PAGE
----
She wanted her mama and papa. She hadn’t seen either of them inâ€¦she couldnâ€™t remember. Her last memory was watching her papa leave in his white truckâ€“â€“a dented heap of metal that made an ear-piercing screech whenever he got into the thing. It had a doddering rumble that was as hesitant and persistent as he. Mama had always said papa had bad posture because he worked too hard, and his job was risky. He’d been gone for days while at work and Galina missed him terribly.
That last memoryâ€”the last time he leftâ€”Galina had stood outside their house with her arms at her sides, crying. Her mama tried to console her, saying he’d be back soon and to be patient, but Galina still cried until her eyes and head throbbed with pain. Ulf had stayed next to her pushing his nose into her hand each time she sobbed.
Galina thought she saw her papa lean out the door and say something before he left, but he drove away before she could reply. Sheâ€™d dug her fingers into her palms, then too, and licked the salty tears from her lips.
That’s when her mama reached for Galina’s hands. “Stop it, Galina.” She touched Galina’s face with the back of her index finger. “No need to worry. He’s weary but durable, like that truck of his.â€ť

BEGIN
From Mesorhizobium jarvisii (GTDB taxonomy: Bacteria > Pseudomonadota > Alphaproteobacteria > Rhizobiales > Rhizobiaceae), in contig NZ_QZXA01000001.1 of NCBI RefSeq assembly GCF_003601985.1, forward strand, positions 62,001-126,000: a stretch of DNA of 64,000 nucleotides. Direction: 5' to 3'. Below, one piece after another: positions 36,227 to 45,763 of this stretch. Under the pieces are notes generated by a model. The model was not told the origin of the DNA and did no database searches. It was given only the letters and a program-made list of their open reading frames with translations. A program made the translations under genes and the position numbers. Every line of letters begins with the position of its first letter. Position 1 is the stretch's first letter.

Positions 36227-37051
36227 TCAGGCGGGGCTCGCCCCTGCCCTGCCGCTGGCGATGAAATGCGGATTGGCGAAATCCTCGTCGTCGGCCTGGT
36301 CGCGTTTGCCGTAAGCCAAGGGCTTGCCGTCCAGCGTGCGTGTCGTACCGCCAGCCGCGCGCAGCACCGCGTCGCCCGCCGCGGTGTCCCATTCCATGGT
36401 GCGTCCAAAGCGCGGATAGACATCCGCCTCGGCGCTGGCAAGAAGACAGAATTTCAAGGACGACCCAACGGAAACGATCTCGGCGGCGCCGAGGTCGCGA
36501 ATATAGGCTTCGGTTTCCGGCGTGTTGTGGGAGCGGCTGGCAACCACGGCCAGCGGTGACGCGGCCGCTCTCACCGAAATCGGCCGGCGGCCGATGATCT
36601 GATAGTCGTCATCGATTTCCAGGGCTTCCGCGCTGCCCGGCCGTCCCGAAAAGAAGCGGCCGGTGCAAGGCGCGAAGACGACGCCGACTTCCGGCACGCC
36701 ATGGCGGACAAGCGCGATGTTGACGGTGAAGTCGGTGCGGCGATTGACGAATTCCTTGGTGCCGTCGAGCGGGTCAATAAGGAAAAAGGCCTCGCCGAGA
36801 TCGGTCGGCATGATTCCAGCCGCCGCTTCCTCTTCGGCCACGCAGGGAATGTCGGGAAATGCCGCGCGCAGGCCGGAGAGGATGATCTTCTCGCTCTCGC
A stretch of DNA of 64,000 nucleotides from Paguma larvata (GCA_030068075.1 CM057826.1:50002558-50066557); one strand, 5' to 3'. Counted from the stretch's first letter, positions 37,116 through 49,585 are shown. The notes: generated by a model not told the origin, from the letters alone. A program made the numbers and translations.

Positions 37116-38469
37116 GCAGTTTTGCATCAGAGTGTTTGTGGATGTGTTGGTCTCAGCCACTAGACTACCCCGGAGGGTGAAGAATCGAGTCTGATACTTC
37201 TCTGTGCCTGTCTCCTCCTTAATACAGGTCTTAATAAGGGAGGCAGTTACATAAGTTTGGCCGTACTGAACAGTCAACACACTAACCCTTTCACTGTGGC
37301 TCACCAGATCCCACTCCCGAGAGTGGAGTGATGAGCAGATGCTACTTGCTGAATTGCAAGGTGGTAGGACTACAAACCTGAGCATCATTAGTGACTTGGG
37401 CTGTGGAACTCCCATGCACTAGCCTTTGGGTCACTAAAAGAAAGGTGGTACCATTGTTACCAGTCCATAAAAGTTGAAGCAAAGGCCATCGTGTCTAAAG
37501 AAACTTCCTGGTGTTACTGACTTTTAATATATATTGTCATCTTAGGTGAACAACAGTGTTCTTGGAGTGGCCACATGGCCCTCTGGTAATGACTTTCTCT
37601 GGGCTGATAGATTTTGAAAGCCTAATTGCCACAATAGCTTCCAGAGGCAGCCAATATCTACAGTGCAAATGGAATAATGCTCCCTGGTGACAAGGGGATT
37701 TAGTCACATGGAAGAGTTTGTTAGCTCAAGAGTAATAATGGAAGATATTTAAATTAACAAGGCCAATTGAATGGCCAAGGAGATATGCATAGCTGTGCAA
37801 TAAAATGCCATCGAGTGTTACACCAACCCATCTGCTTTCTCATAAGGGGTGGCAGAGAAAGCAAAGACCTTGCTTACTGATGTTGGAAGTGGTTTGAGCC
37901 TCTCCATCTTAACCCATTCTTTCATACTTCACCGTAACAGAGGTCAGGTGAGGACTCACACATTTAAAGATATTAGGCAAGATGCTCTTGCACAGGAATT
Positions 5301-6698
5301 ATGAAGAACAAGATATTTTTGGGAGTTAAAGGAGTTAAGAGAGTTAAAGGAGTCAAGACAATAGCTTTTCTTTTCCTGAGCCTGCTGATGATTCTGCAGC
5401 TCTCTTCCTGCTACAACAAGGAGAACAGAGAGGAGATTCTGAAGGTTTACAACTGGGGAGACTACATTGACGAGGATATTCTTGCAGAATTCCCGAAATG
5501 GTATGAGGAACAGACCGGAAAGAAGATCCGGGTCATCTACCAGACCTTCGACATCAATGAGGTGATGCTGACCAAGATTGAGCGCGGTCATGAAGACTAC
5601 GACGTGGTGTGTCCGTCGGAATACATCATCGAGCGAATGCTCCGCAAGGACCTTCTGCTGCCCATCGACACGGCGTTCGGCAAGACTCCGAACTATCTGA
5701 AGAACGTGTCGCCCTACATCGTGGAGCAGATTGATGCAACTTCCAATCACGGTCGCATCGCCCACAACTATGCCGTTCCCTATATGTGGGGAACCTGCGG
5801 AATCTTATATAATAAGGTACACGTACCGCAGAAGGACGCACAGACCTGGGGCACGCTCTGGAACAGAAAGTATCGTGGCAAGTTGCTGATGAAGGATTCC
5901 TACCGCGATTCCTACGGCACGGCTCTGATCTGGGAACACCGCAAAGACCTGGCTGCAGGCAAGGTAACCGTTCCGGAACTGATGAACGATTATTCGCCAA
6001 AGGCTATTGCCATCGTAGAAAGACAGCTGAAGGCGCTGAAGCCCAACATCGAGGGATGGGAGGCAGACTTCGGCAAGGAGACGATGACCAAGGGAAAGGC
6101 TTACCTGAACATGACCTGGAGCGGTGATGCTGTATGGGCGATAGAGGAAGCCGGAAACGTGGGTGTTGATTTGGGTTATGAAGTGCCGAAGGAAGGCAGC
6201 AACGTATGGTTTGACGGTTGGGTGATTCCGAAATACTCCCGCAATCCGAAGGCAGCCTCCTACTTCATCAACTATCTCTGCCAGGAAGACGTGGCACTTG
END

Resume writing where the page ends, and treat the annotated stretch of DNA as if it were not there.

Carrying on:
Galina didn’t believe her. It felt like he wasn’t coming back like something would happen to him. Mama had gone inside, leaving Galina alone with her sorrow. Sheâ€™d bolted at a full sprint down the dirt road away from the house and into the Taiga.
Ulf followed close behind, his paws pattering soundlessly on the tundra. Galina ran through the towering spruce trees that loomed over the dirt road like dark prickly umbrellas. She thought she could still hear the doddering rumble just a little bit farther down the road, faint but recognizable.
Sheâ€™d taken a short cut through the woods and ran until her legs felt like dough. But when she stopped, the Taiga was dense and repeating, an interminable maze of flora. She and Ulf wandered and turned, but Galina couldn’t find her way home. Everything was strange, misplacedâ€”she couldnâ€™t find her way home.
Galina’s heart sank with the memory. That day felt like ages ago. She stared outside the hole, teary-eyed. She rolled sour berries between her fingertips until she slept.
* * *
A bird landed in the grass just outside the hole, waking Galina with a warbling chirp. The bird ducked its head into the earth, hopped closer. She studied its white throat, its sleek brown and spotted body. She reached out to touch it, but it launched upward. Galina wished she could make friends with birds. Maybe the bird could tell her where her parents were. Maybeâ€¦
She pushed herself out of the hole and absconded after the bird, following it as it swooped and dove through the sky above her. She ambled through the grass as best she could, but her legs felt awkward and fatigued. She pushed her way through the tall undergrowth until she reached the river, but the bird had disappeared like magic.